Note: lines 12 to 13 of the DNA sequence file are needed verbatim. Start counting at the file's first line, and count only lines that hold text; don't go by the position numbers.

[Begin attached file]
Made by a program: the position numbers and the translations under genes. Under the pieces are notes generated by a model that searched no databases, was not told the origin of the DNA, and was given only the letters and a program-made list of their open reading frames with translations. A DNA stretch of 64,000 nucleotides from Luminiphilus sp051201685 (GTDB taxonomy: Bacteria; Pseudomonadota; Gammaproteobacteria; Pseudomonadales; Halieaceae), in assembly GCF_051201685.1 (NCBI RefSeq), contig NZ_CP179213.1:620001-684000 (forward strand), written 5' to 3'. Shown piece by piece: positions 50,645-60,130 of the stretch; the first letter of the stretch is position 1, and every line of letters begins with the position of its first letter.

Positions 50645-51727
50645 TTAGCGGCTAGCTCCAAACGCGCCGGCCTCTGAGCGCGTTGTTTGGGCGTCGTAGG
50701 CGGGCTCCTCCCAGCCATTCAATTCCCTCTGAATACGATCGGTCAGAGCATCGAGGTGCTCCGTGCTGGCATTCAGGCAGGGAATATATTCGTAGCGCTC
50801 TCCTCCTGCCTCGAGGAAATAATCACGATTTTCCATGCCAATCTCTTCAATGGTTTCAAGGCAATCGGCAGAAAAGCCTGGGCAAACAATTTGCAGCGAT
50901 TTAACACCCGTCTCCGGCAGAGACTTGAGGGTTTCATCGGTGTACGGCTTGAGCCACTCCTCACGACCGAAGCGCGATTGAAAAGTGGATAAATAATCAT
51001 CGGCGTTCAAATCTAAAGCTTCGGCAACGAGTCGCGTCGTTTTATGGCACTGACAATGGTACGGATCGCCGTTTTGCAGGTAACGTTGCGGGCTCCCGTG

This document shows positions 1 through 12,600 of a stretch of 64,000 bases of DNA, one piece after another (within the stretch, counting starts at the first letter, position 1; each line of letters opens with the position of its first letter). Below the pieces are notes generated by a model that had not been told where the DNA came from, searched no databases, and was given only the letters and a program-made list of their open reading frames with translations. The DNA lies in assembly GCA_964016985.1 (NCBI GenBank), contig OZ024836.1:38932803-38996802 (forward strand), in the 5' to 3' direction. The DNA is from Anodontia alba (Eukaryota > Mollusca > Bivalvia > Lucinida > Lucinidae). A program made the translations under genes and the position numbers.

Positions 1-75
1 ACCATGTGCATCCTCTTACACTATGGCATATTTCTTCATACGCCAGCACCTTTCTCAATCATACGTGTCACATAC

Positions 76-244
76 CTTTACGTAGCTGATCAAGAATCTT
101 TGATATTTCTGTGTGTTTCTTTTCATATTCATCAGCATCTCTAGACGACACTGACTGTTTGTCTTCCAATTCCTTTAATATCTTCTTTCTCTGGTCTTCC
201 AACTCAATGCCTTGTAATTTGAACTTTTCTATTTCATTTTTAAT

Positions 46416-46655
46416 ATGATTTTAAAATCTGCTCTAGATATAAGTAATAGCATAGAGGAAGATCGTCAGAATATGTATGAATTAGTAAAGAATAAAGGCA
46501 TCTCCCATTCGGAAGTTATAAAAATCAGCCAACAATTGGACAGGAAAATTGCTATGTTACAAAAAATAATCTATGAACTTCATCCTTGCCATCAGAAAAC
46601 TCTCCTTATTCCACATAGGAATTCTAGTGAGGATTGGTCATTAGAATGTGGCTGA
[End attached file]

76 CTTTACGTAGCTGATCAAGAATCTT
101 TGATATTTCTGTGTGTTTCTTTTCATATTCATCAGCATCTCTAGACGACACTGACTGTTTGTCTTCCAATTCCTTTAATATCTTCTTTCTCTGGTCTTCC